In Fall 2021, Senior Fellows Tom Perez ‘83, Keith Harper, and Kakenya Ntaiya were the first to have liaisons, and the program has proved popular. Liaisons must have participated in a previous study group, and must commit to attending all five to seven meetings of a semester-long session. Applicants submit a short narrative explaining their interest, and are asked to rank their preferences. 

Singh wanted to experience the “other side of the study groups,” after participating in a study group last year with Perez, a former chair of the Democratic National Committee and former Secretary of Labor. “I wanted to work and be more involved at Watson,” said Singh, who called LeVine’s guest speakers one highlight of her liaison experience. With access to so many people in the private sector and different levels of government, LeVine “curates every session specifically and invites trail-blazing speakers,” said Singh.  

 “Suzi shared valuable career advice with me about working in a male-dominated business sector, and we get extra time talking one-on-one with guest speakers,” including Maryland State Senator Cory McCray, Rascon said. While Rascon took McCray – a state legislators’ panelist – on the campus tour he requested, they discussed their shared experiences and challenges of growing up in working class families. Rascon was excited to moderate the final session, which featured newly-re-elected Senator Maggie Hassan, of New Hampshire. 

Each liaison moderates one or more class sessions with the guest speaker(s) and participates in every session. “Salonee masterfully moderated the conversations among the panel of state legislators, asked salient questions, and managed the Zoom logistics,” said LeVine.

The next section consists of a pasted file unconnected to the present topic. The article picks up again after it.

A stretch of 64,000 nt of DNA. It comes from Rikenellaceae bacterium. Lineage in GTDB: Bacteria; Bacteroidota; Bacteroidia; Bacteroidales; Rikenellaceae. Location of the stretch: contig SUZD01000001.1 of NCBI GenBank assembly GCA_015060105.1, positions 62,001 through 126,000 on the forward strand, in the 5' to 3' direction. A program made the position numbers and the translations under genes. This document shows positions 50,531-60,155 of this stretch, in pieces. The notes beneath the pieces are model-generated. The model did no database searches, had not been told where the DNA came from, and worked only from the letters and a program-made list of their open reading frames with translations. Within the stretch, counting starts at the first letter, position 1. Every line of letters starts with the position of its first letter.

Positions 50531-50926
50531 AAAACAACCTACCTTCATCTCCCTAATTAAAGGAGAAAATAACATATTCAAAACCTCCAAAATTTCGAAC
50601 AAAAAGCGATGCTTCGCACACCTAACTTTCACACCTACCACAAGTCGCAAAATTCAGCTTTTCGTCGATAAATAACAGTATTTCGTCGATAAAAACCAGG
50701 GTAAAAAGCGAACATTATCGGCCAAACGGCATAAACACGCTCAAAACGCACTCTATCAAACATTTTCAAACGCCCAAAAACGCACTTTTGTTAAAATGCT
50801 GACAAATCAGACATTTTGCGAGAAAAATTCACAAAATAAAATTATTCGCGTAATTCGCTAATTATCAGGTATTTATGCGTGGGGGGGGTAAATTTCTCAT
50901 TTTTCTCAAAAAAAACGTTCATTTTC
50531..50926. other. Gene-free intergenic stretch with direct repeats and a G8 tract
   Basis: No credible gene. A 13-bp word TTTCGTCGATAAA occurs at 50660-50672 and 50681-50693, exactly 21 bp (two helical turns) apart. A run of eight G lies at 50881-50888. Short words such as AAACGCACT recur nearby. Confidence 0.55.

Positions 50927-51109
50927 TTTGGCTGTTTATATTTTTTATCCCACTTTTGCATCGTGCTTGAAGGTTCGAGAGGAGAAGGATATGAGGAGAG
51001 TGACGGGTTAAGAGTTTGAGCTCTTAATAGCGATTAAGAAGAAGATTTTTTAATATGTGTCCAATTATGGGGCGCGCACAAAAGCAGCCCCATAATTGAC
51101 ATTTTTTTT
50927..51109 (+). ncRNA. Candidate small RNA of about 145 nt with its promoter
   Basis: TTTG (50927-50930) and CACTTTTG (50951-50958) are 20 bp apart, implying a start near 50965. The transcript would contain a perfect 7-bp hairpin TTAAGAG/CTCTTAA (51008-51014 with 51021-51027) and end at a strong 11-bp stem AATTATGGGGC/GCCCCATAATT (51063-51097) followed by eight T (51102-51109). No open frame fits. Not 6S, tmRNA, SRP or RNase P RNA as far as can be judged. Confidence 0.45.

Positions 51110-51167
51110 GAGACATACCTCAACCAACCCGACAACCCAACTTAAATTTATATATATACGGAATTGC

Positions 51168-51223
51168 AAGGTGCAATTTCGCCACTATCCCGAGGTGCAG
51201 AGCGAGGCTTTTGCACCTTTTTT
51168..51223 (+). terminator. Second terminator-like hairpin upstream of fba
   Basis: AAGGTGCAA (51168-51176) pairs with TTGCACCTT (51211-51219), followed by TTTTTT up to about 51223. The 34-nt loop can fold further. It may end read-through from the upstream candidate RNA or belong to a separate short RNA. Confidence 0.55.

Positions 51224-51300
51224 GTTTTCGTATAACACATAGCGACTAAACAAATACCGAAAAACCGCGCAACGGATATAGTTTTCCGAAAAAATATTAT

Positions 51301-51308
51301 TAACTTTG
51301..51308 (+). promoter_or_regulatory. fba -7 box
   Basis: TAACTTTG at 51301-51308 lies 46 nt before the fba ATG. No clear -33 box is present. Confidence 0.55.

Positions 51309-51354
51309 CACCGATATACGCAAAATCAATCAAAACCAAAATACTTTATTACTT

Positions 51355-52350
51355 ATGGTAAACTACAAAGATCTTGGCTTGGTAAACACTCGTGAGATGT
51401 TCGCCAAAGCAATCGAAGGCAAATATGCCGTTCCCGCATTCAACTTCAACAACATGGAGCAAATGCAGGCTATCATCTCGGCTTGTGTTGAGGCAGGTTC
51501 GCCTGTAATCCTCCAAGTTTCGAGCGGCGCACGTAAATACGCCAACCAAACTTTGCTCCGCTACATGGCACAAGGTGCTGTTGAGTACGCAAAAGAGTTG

“Ben and Jimena and I are all in different concentrations, and the more different disciplines in the study groups, the better they are,” said Singh, who also appreciated talking with LeVine about classes she took during her time at Brown, where she lived in Providence, and why she joined Microsoft. Singh plans to stay in touch with LeVine for mentorship and support.    

With a passion for technology, Frigon co-designed last semester NFTs, Blockchain, and Art, the first credit-bearing college course on non-fungible tokens, a part of blockchain technology. The grandson of immigrants, Frigon hopes to work to create decentralized digital identity services for the developing world. “I’m incredibly grateful to Watson for all the opportunities it afforded me to further my education and my research,” he said. “These lessons will carry on the rest of my life.” 

LeVine considers the liaisons’ contributions a key factor in the seminar’s success. “They are like ‘super-students’; they help deliver content while learning it more deeply. If I can be a tiny part of what accelerates or amplifies the impact of the students or student liaisons, I’ve fulfilled why I’m here.”